They were the surreal-looking, morale-boosting and visible static aerial defence that protected Britain’s Home Front from the Luftwaffe – but who did barrage balloons prove most lethal to?
Though mostly associated with World War Two, Britain first employed barrage balloons during the final year of the previous conflict. From 1917, a 50-mile balloon ‘apron’, supporting a hanging hazard of thick cables, aimed to protect East London against the increasing terror of German Gotha G.V and R.VI ‘Giant’ bombers.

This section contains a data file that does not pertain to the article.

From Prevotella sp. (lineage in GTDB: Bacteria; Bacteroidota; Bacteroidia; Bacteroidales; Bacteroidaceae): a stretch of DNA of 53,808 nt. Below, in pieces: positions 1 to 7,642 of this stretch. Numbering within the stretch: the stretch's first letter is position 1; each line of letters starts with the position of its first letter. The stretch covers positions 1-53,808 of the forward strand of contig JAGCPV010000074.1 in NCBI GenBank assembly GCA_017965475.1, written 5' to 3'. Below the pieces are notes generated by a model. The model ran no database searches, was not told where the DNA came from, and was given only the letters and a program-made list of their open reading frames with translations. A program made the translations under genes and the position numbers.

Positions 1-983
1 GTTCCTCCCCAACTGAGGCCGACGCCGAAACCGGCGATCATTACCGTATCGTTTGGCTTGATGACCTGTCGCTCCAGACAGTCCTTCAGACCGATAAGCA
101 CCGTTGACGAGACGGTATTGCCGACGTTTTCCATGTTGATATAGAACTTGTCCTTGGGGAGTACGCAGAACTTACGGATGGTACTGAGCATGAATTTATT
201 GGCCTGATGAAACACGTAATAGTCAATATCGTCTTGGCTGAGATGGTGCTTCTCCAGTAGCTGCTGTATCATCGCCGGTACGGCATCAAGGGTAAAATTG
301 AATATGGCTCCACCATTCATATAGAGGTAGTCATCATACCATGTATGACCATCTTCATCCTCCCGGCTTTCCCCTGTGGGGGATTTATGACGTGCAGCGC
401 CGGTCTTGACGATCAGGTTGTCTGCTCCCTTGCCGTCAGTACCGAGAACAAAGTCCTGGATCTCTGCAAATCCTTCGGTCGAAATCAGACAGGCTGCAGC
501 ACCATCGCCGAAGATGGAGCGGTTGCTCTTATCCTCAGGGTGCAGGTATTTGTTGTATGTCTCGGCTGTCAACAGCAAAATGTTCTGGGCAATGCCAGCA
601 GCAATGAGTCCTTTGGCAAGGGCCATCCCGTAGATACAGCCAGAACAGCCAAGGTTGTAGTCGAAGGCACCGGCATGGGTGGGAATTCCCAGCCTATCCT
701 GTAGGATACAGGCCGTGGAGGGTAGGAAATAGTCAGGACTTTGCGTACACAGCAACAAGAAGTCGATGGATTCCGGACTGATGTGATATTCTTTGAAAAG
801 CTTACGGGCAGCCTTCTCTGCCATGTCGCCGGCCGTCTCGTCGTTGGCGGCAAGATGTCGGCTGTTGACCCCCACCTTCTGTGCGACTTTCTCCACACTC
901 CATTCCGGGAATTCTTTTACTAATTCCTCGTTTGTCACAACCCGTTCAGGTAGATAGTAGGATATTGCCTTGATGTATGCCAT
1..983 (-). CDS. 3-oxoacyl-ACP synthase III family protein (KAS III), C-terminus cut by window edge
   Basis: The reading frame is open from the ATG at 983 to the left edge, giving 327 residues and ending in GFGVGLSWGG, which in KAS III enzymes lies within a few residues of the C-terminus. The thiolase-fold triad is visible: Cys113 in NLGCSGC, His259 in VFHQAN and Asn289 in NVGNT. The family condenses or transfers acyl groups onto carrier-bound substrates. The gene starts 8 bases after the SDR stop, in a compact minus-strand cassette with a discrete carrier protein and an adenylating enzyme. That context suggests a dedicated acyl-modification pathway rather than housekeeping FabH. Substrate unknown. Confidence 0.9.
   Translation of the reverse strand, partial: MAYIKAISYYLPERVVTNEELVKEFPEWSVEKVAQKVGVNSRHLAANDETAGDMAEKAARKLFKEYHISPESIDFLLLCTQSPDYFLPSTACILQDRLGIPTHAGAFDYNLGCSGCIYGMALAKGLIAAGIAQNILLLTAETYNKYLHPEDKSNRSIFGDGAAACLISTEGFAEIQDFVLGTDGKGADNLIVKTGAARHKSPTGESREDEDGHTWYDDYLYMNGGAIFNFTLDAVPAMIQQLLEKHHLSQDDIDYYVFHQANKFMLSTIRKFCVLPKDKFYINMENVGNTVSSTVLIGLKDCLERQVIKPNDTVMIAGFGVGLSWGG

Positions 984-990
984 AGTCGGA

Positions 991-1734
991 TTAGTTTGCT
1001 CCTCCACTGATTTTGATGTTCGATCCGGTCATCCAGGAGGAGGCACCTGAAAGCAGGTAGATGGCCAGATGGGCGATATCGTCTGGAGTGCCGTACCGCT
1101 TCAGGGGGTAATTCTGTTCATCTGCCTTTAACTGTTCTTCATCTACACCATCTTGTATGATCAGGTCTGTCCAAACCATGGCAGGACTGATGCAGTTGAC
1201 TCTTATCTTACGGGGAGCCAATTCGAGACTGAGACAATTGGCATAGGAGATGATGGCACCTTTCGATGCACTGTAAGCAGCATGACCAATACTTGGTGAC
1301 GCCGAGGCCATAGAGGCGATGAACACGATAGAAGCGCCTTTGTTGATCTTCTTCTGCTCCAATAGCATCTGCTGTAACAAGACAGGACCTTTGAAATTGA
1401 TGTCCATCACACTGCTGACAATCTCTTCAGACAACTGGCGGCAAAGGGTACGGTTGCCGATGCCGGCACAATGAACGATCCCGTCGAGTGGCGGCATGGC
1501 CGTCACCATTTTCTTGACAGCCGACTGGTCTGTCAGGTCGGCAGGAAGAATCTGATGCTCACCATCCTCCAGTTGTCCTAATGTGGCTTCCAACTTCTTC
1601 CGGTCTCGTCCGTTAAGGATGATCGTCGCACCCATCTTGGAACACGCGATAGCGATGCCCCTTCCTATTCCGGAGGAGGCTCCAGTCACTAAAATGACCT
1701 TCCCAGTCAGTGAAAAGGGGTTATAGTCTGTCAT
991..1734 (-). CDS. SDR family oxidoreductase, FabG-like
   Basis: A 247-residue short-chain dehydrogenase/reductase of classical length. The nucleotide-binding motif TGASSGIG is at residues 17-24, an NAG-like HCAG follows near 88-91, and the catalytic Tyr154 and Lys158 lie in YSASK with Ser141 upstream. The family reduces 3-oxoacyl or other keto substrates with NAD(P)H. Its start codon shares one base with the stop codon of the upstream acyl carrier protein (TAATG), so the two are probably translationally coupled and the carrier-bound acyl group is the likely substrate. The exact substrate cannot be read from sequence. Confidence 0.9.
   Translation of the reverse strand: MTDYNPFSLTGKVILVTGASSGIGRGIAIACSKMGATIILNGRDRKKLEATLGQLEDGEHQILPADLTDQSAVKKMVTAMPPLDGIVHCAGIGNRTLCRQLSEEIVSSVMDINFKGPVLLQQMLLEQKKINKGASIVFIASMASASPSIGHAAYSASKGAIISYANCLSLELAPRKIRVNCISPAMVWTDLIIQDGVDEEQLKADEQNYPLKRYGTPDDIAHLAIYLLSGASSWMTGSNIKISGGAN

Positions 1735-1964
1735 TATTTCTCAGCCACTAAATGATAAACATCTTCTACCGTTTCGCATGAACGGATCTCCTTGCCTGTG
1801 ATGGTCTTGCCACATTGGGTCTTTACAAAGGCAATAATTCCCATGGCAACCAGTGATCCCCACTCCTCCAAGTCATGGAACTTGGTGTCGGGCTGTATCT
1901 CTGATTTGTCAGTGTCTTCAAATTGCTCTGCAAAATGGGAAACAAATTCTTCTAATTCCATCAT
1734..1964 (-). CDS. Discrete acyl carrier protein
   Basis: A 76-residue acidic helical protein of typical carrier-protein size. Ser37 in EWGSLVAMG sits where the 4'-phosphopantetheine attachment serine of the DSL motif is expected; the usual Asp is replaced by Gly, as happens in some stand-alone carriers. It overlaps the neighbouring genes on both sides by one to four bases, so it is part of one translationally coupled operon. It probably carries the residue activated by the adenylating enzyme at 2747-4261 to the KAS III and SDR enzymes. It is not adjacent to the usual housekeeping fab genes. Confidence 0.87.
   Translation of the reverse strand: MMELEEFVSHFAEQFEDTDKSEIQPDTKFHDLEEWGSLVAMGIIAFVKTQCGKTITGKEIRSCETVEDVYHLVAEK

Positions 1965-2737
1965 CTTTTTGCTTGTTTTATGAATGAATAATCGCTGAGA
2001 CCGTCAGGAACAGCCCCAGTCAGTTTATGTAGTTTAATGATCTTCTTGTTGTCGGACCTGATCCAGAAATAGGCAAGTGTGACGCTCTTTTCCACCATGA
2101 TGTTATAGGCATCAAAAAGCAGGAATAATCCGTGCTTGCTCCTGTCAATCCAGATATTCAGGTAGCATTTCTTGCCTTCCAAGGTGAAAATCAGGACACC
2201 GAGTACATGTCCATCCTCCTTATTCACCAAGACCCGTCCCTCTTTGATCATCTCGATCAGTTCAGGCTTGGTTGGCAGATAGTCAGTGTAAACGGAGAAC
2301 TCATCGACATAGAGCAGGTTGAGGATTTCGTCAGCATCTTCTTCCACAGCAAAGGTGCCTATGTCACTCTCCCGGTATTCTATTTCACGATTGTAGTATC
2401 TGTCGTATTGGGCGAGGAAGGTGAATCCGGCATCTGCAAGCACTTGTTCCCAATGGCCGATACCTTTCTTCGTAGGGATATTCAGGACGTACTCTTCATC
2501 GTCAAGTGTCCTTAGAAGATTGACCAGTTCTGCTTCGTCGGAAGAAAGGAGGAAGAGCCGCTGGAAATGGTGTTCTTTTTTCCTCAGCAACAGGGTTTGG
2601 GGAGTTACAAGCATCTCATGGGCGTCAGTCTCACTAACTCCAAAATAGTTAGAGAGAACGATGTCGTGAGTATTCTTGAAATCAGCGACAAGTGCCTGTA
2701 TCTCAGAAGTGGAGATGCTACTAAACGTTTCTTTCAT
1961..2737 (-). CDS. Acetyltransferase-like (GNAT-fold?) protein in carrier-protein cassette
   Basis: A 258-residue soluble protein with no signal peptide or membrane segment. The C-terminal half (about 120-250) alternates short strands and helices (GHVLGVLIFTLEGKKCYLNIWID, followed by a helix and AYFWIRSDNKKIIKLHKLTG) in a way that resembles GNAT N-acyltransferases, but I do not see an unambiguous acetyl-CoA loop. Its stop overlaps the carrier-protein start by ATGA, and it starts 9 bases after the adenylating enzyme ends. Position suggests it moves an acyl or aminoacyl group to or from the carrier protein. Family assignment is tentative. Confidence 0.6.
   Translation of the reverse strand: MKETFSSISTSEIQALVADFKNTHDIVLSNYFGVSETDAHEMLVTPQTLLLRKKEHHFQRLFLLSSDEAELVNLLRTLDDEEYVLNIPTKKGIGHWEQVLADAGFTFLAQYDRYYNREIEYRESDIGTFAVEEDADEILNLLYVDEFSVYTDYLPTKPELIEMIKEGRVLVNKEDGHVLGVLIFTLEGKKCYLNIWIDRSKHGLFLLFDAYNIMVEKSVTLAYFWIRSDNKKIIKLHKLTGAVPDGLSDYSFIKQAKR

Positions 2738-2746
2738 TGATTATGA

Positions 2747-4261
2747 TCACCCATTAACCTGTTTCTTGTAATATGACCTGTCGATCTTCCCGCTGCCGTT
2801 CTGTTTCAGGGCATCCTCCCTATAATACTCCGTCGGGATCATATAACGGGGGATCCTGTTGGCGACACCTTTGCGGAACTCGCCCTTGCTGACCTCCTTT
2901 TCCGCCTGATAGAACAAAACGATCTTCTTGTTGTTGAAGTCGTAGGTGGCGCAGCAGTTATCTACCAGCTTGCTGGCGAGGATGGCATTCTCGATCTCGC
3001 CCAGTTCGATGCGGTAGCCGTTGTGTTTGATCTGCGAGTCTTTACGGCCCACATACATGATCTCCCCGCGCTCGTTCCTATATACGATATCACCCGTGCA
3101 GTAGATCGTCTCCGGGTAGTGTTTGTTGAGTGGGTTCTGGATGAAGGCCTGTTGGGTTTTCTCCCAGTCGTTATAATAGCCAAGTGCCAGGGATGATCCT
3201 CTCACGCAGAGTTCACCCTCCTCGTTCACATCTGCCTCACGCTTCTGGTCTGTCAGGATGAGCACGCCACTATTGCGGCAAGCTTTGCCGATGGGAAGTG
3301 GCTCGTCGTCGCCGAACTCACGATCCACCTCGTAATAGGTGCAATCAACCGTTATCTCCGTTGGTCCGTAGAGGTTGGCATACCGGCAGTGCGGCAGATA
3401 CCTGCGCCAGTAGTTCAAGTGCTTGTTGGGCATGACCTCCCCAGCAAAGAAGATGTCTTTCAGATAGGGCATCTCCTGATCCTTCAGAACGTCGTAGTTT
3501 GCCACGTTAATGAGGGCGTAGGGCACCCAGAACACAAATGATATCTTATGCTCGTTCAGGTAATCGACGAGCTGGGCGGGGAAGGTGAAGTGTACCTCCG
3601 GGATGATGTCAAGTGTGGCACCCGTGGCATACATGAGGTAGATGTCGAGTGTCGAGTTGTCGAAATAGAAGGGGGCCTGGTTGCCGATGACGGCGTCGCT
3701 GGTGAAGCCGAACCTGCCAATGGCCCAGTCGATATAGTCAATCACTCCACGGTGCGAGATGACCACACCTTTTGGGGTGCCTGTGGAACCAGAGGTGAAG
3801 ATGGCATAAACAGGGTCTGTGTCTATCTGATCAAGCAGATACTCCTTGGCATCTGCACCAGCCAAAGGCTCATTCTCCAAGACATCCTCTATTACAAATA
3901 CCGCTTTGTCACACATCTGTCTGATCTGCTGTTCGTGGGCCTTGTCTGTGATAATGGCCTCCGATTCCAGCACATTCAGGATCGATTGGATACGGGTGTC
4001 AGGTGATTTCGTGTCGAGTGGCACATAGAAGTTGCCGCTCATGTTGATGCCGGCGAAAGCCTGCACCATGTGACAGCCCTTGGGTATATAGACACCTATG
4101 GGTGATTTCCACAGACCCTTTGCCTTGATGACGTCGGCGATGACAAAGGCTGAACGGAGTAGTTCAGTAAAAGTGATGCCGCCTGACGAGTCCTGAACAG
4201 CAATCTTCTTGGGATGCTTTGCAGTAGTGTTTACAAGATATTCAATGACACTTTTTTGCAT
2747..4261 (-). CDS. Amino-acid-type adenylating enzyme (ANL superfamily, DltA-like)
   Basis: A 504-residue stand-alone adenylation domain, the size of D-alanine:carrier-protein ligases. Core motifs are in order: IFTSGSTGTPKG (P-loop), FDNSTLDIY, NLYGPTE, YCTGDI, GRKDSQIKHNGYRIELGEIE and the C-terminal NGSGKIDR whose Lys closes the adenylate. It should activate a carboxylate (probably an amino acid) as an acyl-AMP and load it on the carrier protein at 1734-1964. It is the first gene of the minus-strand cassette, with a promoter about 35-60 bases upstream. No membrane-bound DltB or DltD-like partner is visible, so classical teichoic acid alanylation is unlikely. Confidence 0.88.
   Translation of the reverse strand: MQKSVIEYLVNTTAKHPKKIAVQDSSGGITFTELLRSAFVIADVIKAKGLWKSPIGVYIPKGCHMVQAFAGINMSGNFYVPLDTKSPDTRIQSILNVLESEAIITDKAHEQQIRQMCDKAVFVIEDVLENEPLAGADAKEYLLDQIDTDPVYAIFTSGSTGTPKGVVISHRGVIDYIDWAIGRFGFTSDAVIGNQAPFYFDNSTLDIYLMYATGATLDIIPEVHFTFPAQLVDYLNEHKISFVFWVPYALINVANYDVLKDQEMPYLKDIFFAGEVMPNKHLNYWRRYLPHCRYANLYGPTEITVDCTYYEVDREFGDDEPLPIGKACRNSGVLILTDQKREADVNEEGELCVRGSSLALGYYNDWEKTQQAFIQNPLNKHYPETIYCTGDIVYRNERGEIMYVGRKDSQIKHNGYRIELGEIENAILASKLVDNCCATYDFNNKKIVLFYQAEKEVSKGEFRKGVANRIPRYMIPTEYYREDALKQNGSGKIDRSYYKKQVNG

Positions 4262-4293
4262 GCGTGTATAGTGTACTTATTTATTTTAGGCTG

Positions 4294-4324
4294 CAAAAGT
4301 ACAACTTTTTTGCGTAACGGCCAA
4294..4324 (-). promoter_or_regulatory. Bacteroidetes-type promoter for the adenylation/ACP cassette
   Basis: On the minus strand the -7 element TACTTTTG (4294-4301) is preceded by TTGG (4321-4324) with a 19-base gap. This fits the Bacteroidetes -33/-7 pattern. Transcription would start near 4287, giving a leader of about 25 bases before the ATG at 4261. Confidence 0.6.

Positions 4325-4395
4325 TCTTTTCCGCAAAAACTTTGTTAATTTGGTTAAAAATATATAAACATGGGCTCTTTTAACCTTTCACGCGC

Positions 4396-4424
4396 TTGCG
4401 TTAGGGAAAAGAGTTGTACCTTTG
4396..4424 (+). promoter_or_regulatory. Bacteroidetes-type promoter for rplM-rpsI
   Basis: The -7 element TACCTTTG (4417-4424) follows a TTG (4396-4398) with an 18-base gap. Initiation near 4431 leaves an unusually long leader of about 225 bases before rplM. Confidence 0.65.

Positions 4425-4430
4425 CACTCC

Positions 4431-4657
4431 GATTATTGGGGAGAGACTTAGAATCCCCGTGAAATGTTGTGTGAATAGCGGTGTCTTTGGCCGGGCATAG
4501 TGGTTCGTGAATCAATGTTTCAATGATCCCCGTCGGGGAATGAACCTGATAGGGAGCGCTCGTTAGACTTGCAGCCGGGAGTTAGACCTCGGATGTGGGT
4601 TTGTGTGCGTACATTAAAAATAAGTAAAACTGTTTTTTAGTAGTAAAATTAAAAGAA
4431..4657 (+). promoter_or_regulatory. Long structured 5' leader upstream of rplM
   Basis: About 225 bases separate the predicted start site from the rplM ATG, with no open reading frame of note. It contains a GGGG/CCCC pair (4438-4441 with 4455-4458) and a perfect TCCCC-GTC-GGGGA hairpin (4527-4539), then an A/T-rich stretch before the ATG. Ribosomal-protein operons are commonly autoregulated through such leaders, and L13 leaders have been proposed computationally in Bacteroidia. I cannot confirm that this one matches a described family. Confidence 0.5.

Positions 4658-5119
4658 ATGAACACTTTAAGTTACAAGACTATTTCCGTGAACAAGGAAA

Though this barrier saw little service, the military viewed barrage balloons as a viable defence and with the next war looming their production was greatly expanded. From 1936, barrage balloons began to be constructed at RAF Cardington, in Bedfordshire, which became home to No.1 RAF Balloon Training Unit, instructing new balloon crews. Less than a year from war, RAF Balloon Command was formed on November 1, 1938, under Air Vice-Marshall Owen Tudor Boyd and based at RAF Stanmore, Middlesex.